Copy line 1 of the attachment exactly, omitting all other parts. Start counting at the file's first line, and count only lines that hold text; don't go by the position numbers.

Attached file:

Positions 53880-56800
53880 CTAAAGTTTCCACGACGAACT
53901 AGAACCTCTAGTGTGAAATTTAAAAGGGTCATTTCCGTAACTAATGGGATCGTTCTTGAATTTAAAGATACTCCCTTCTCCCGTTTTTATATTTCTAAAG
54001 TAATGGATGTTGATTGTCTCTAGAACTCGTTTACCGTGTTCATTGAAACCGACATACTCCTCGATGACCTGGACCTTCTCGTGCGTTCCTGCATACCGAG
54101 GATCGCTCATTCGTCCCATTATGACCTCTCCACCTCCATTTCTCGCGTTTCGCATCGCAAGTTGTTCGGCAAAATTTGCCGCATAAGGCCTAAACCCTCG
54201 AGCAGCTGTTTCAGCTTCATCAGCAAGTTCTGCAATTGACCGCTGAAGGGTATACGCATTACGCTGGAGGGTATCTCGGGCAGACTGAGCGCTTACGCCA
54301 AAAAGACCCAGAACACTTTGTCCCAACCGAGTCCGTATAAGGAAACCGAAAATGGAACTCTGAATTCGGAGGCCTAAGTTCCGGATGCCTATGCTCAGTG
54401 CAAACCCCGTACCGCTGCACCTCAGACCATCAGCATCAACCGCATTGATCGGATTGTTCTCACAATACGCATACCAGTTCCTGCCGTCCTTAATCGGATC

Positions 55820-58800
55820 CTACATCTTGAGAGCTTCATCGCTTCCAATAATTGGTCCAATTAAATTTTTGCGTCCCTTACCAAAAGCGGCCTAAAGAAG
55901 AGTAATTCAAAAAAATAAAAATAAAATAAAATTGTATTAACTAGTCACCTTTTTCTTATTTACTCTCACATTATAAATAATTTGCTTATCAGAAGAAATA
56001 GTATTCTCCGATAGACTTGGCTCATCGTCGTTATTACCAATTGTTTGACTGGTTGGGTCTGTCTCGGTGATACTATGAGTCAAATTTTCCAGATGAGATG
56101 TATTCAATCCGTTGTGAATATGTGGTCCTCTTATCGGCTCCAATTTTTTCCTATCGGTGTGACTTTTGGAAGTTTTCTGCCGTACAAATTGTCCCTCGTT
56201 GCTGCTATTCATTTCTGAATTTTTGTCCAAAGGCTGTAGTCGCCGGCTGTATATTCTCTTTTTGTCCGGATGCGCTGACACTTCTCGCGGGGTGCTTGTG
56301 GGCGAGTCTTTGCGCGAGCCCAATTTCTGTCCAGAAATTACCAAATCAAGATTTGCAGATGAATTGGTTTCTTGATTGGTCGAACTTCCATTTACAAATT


Positions 53880-56800